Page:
2. You demonstrate trust to your employees (the feelings that correspond to the company family and that attribute to the growth of the company).
  3. You will not get burned out and push yourself to the edge (even the most dedicated boss or project manager can’t work well under long-term stress).

How to avoid this? Don’t just give the employee a task, but all the responsibility that comes with it. Trust in them. Even if it’s tough, remember that thanks to delegating work you can focus your attention on more important things.

7. Badly Set Team Communication

First of all, how will you communicate in the team? What channels will you use?

Second of all, how often will you hold meetings and what method of meeting will you choose?

It sounds so easy – just communicate. In reality, it’s a common setback in companies. Badly set communication can cause chaos, unnecessary delays, and the postponing of other work.

Meme projektové řízení, efektivní komunikace v týmu
An example of bad team communication. Source

How to avoid this? Define the medium that you’ll use to assign work and communicate. We use Freelo for project management and asynchronous communication. On the other hand, Slack is a great tool for instant or synchronous communication. You should also keep a set of clear rules. We recommend regular sprints and 1-to-1 team retrospects.

8. Confused Roles and Competencies in Projects

Who is my superior and who am I in charge of myself? These questions should be clarified before the initialization of every project. Every member of the team should know to whom they should turn in their work, with whom they should consult, and from whom it is important to get feedback. A problem can arise if there are numerous people in charge. In that case, each supervisor should have and take care of their own department, and the employees should know which individual they should turn to.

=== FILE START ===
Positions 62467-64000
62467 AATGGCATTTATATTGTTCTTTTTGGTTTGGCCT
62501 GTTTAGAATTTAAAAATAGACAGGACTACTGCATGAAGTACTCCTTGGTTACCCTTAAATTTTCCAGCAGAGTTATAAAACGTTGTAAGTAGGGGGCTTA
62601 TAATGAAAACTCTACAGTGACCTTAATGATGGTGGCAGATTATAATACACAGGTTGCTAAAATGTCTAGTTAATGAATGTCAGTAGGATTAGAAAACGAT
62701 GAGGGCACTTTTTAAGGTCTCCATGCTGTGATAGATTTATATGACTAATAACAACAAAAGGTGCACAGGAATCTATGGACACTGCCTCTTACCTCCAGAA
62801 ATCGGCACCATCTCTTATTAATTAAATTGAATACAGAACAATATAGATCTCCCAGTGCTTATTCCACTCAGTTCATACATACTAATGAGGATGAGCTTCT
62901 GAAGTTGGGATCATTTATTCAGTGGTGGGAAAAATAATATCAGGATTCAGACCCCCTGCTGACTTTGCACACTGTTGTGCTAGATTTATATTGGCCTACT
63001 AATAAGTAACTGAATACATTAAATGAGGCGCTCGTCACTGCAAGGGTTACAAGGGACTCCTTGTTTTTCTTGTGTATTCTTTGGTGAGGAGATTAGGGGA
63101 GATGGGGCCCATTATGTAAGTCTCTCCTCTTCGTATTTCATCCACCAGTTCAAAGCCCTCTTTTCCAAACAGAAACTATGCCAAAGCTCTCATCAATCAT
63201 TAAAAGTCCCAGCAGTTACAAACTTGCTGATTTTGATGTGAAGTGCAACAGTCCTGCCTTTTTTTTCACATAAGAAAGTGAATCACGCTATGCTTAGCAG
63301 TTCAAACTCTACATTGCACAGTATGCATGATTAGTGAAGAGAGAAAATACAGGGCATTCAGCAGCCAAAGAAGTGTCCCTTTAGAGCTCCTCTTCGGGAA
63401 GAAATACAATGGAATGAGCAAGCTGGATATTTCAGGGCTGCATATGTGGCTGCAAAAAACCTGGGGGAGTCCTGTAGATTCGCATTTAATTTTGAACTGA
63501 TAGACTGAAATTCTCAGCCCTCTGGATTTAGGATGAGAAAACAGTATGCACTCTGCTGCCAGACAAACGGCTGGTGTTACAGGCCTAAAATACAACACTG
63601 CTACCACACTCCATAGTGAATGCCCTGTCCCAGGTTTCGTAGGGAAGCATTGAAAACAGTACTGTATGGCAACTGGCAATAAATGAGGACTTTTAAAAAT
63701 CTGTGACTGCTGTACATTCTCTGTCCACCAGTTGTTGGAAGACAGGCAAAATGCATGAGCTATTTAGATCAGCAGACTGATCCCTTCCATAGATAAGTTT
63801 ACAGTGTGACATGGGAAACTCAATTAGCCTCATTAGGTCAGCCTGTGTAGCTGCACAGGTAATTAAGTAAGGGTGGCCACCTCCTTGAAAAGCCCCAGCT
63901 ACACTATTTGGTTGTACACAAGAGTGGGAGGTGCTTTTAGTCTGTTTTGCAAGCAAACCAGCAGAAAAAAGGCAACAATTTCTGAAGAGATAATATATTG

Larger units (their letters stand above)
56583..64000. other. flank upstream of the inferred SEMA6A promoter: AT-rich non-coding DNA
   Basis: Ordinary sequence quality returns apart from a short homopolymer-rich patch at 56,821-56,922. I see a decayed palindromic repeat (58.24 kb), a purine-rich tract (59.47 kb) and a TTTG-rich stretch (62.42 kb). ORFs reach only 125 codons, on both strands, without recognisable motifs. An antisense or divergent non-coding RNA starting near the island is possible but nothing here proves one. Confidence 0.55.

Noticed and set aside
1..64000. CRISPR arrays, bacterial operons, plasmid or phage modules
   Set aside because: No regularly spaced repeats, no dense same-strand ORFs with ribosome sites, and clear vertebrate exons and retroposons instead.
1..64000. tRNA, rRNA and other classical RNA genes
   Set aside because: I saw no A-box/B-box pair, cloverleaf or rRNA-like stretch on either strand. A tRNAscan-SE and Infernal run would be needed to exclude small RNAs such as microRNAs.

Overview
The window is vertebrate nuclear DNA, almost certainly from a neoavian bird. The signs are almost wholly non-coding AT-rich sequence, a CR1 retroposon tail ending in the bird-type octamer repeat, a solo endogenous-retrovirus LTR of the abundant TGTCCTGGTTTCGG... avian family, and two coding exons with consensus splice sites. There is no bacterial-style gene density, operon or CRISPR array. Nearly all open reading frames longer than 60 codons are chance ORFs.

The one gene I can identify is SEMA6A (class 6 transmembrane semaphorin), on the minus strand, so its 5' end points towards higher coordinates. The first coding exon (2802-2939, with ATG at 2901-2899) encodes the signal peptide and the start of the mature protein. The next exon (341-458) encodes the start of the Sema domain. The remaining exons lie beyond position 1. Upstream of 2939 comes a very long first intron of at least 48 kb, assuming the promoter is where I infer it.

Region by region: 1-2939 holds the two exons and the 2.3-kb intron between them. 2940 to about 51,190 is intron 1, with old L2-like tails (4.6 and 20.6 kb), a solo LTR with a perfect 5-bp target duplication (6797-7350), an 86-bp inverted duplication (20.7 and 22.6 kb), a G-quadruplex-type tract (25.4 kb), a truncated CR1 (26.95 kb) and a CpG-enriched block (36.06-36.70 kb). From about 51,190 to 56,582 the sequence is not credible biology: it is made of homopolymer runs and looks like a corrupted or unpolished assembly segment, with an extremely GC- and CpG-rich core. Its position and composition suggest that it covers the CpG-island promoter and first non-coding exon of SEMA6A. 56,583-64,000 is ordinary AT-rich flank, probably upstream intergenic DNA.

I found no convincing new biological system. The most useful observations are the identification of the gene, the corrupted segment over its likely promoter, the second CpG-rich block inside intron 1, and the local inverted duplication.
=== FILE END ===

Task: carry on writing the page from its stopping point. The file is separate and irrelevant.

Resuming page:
How to steer clear of this? Clearly divide rolls within the team at the start of project planning. Everyone needs to know what they are responsible for and who to consult. Create competency models for each job in the team so that it’s clear what the distribution of work is for each member. Let’s take Dori for example, a tech support representative at Freelo:

Competency model: Dorota Cikanova, tech support representative at Freelo 

  • Main activities
      • Telephone, chat, and email support: 40% of the time
      • Testing new functions and bugs: 10% of the time
      • Social media management: 20% of the time
      • Active calling: 10% of the time
      • User accounts management + accounting document preparation: 5% of time
      • Online consultations: 3% of the time
      • Webinars: 3% of the time
  • Secondary activities 
      • Adding posts to help, preparing templates: 5% of the time
      • Editing podcasts: 2% of the time
      • Finding new crew member: 2% of the time
  • Representativeness
      • Káťa, support captain
      • Terka, support representative
  • Direct subordinates
      • None
  • Direct supervisors
      • Vlada, marketing captain
      • Honza, Freelo captain
      • Karlos, Freelo captain
      • Borki, Freelo captain
  • KPI (Key Performance Indicators)
      • Number of new paying users